Let us consider another perspective. Mr. Roberts also self-publishes, but has done so with assistance on his most recent book, Delight in Disorder. Tony’s book is non-fiction and as such he is able to connect with organizations and entities related to his topic areas (faith and mental illness).
I do many things to promote my book. I started about a year before publication, with a daily blog building readership and addressing subjects I touch on in my book (faith and mental illness). While I’ve dropped off of late, I regularly commented on other blogs with similar interests and connected with interesting folks.
Tony began his promotion campaign a year before publication!
I actually met my editor — Leanne Sype of Pen to Paper Communications — through blogging. She has been an invaluable asset, not just correcting my text , but coaching me through the query process for conventional publication and, when that fell short, guiding me through a self-publishing venture that has been tremendously rewarding. Through Leanne, I recruited a graphic designer and a formatter. Leanne also directed our successful indiegogo crowdfunding campaign which raised enough money to cover the costs of publication as well as provide seed money for early marketing (such as sending free copies to advance reviewers).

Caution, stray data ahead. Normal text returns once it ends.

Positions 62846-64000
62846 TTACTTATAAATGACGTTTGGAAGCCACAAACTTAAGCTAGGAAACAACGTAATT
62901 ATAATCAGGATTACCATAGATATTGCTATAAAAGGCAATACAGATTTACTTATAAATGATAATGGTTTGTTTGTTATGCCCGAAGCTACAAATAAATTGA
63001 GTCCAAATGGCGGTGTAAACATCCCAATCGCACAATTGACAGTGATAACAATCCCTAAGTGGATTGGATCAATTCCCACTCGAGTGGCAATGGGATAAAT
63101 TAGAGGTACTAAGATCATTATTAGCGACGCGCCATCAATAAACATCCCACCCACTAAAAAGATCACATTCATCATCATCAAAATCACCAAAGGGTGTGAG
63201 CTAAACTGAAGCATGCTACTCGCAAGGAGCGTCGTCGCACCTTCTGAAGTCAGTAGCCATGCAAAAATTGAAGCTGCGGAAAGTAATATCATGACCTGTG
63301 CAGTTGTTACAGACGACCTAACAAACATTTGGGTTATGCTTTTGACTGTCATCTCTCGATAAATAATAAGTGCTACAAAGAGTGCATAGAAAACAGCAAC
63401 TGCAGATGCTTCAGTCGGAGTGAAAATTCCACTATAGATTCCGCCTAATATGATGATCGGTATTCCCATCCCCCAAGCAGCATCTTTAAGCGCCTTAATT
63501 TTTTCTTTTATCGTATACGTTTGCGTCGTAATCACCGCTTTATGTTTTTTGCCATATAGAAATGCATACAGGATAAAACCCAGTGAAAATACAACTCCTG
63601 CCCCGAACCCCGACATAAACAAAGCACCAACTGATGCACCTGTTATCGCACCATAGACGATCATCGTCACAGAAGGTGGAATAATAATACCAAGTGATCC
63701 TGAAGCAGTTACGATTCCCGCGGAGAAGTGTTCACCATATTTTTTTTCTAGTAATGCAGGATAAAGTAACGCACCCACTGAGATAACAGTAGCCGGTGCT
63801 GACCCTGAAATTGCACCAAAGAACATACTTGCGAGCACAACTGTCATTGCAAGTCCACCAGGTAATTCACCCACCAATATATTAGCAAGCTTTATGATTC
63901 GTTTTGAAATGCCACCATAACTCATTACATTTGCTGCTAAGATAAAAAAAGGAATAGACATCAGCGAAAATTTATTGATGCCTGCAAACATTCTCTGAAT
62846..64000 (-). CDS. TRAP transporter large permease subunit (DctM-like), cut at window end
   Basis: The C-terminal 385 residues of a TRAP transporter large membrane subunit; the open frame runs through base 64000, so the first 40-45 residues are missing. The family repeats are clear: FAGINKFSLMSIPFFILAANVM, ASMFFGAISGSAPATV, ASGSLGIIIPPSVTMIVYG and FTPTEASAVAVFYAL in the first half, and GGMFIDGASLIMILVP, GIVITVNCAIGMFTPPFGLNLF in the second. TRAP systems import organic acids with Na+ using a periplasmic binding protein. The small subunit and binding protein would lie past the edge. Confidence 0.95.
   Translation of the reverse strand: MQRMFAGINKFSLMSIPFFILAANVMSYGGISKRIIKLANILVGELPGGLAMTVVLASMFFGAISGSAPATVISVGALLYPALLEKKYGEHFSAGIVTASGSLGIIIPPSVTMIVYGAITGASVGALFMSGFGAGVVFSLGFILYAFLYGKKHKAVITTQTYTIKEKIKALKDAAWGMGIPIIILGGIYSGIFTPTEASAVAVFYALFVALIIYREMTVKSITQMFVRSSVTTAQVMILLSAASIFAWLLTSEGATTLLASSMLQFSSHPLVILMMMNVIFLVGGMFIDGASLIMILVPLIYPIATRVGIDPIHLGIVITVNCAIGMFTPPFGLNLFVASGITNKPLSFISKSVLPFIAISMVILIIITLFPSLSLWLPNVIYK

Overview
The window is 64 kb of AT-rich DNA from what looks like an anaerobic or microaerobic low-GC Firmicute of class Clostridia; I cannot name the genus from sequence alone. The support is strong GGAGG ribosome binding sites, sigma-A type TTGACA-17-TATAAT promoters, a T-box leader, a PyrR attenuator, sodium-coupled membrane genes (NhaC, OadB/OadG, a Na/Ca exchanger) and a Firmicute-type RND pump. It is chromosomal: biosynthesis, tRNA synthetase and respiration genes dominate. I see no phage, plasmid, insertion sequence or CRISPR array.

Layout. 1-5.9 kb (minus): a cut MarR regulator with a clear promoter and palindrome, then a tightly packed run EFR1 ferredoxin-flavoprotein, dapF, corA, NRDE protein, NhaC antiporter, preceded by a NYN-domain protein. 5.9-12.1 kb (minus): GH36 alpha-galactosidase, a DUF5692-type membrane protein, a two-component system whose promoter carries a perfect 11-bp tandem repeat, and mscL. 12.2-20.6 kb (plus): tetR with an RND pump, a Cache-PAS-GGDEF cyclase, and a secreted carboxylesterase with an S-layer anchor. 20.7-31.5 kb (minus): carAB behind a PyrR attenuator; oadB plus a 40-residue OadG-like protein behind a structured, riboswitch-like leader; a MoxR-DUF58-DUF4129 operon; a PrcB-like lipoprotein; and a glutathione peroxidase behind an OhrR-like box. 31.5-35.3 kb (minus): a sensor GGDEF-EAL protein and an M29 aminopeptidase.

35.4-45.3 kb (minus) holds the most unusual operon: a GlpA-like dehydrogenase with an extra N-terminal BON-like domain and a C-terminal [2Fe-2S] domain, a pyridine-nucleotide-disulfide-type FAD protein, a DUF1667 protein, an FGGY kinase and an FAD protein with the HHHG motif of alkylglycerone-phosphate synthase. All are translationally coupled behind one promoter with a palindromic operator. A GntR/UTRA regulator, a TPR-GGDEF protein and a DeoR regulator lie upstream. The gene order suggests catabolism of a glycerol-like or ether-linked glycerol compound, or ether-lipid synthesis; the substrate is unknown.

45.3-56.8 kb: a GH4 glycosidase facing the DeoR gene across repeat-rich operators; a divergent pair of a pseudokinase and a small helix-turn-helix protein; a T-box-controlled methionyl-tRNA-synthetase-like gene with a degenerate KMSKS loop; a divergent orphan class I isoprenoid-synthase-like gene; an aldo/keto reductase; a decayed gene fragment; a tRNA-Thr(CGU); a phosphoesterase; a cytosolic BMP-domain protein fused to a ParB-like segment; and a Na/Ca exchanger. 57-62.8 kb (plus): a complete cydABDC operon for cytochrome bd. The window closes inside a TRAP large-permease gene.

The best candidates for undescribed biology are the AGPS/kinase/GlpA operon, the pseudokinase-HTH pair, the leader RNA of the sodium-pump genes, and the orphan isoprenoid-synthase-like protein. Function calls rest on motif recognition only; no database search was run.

Since my book has been published, I feature regular excerpts on my blog (“Delight in Disorder Tuesdays”) and continue to highlight faith and mental illness issues on Twitter and my Facebook author page. Locally, through contacts I made, I have spoken at a library, a mental health clinic, a church, and a counseling practice. I’ve been featured in the local newspaper. I have recruited a prayer team of 32 “delight-ful prayers” who regularly lift up praises and petitions related to our mission.